J: It’s the joy of observation. To write an observation, one writes their perception, how one is, the place, the time, how one is a body and how that body is, and all that. The particular is inevitable. One exercise I like to do to “warm up” is just sit before an object and describe it. It’s my scales and arpeggios.
K: It’s a still-life, a bowl of oranges.
J: Yes—it’s enjoyable because, again, you may start with supposedly concrete things like colors, line, shape, but one discovers their own idiosyncratic perceptions of those. Or what language brings with it. It’s a gesture that mirrors how we often think—that there is perceivable, objective data out there that we start with, and then work outwards from there to experience, our biases, our pre-judgements, and so on. With feeld I wanted to operate the other way around—to start with where one is coming from, circle the thing, until something like a center is found. Not only is one aware of the biases first and foremost, but, hopefully, we can end with, if not some object-itself, at least a more robust description of the perception of its world. Winding lines like “wut sirfase wil wee visit then / cum sprynge tide / undre the wited linden / ther r thynges / manie u culdve knowne.” To move from Eliot-like specificity, characterization, to something simple, a heart—the object, potentiality.
K: It reminds me of Henry James’ definition of the author: “one on whom nothing is lost.” There’s color, shape, and texture, but also deep down, there’s the essence, and you get it all.
J: In terms of a center. In terms of a poem’s usefulness as an experience for a reader. There are, I think, uses to poetry, uses to beauty. Which doesn’t mean the poem is didactic or has a clear moral—“here’s what I learned about grief”—but it could very well be about grief and then turn towards an image or something contrasting, pastoral. And it can be useful to identify oneself with the “I” of a poem or its objects—passing through it to wherever else. There can be something useful too to uselessness, trying to hold the unwieldy. It can give something—maybe as simple as a feeling, deep down, of something pleasant or lasting, from childhood, like biting into forgotten, familiar food. Or in its unwieldiness it might say something about what can or can’t be held.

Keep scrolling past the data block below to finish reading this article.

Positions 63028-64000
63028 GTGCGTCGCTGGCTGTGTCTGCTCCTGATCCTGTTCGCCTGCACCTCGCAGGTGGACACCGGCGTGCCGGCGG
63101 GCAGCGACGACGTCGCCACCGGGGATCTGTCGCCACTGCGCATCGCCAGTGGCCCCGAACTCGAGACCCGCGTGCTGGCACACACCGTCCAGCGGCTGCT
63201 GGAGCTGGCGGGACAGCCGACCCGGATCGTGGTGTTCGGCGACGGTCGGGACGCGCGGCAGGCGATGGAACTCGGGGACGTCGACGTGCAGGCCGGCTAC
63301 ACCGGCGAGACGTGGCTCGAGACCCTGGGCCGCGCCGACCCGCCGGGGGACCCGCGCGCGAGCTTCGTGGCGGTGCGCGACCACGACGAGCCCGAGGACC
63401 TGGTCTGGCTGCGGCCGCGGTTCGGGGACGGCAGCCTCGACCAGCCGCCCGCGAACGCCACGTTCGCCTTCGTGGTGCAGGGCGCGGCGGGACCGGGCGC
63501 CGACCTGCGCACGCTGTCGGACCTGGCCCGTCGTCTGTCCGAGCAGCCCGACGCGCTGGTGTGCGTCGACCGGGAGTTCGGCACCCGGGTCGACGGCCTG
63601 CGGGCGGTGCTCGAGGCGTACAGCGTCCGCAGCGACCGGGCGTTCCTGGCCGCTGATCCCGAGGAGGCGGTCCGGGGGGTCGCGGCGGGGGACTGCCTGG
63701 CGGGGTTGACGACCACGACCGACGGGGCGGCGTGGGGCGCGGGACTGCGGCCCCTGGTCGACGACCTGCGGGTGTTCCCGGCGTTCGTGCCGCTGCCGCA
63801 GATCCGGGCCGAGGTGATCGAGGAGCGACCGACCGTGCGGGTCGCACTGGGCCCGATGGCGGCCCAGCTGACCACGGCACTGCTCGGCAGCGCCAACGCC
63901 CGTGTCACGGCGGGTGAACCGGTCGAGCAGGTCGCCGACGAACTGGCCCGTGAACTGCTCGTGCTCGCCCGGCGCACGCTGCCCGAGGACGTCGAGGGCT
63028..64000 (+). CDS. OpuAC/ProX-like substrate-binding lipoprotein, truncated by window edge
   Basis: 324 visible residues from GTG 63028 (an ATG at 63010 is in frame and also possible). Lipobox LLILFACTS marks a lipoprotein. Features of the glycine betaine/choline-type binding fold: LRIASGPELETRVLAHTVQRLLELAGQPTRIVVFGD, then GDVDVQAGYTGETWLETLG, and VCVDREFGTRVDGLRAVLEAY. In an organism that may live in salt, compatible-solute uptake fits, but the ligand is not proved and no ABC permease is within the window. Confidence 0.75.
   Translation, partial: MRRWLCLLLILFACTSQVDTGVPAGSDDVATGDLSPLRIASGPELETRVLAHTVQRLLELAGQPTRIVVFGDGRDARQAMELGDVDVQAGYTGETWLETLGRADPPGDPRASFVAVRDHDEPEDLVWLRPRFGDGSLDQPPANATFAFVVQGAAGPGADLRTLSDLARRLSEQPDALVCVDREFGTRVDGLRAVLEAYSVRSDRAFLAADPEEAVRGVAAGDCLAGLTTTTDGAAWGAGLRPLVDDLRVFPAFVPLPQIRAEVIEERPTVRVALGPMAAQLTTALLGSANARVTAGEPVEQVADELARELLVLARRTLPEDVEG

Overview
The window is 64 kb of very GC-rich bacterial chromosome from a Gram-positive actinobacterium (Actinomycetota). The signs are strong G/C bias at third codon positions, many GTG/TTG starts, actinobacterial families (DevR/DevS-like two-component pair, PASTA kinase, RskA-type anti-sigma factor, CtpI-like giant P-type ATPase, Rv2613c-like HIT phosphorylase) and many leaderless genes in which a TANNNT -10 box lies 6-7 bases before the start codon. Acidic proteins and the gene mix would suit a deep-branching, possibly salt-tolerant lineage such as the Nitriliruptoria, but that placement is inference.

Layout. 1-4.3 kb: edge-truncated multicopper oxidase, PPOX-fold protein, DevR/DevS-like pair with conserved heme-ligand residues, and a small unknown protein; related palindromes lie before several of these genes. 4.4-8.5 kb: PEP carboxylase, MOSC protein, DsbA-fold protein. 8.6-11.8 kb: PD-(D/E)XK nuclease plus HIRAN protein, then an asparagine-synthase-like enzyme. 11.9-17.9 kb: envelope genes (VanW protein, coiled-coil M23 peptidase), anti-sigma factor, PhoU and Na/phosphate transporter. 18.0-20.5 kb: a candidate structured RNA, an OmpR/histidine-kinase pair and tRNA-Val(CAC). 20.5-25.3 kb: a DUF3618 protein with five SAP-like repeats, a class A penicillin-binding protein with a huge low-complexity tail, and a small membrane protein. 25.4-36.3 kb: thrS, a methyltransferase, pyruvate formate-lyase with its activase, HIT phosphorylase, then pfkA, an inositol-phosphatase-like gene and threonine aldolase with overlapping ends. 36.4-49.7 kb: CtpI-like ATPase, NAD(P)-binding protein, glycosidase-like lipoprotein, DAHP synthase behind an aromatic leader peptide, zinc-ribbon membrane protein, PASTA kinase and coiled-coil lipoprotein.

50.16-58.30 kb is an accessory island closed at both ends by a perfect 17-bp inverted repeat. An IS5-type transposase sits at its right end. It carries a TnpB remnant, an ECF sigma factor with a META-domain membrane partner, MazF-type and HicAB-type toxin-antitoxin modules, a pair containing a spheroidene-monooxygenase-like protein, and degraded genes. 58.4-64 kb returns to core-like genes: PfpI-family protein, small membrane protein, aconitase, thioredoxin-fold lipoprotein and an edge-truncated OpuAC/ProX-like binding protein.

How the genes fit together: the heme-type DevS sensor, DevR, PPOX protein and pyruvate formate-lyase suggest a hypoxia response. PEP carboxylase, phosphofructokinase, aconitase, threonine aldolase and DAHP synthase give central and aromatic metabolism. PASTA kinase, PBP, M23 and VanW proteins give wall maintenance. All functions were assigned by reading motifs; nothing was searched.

K: Can you say more about what you mean by “unwieldy”?
J: We’ve spoken about the heart, the nucleus of the poem. But what if the poem doesn’t have a nucleus, but is spread out, or is empty in the middle, or just a hunk of words, or a list of say—I’m thinking of a Robert Hass’ poem—things one is cooking.
K: But that has a heart though.
J: Sure, but it’s not what one may think of as a prototypically “useful” poem. It spreads off in many directions with no clear, usable center. What I mean is that doesn’t foreclose usefulness. Now, the use would be contingent from reader-to-reader and, ultimately, for the reader to decide. A list of what one is cooking could have formal qualities that are highlighted by letting denotation slip back, be used as a literal recipe, be experienced as just pleasant objects or words, or, in context of a collection, it might be a reprieve. It doesn’t prioritize one interpretation over another. That very lack of prioritization, its unwieldiness, can be useful. The poem denies letting an “I” into another “I,” denies letting one from having that feeling of being a “good, liberal reader.” It can be helpful to not get inside a poem, to experience someone saying “no, I’m only letting you so far.”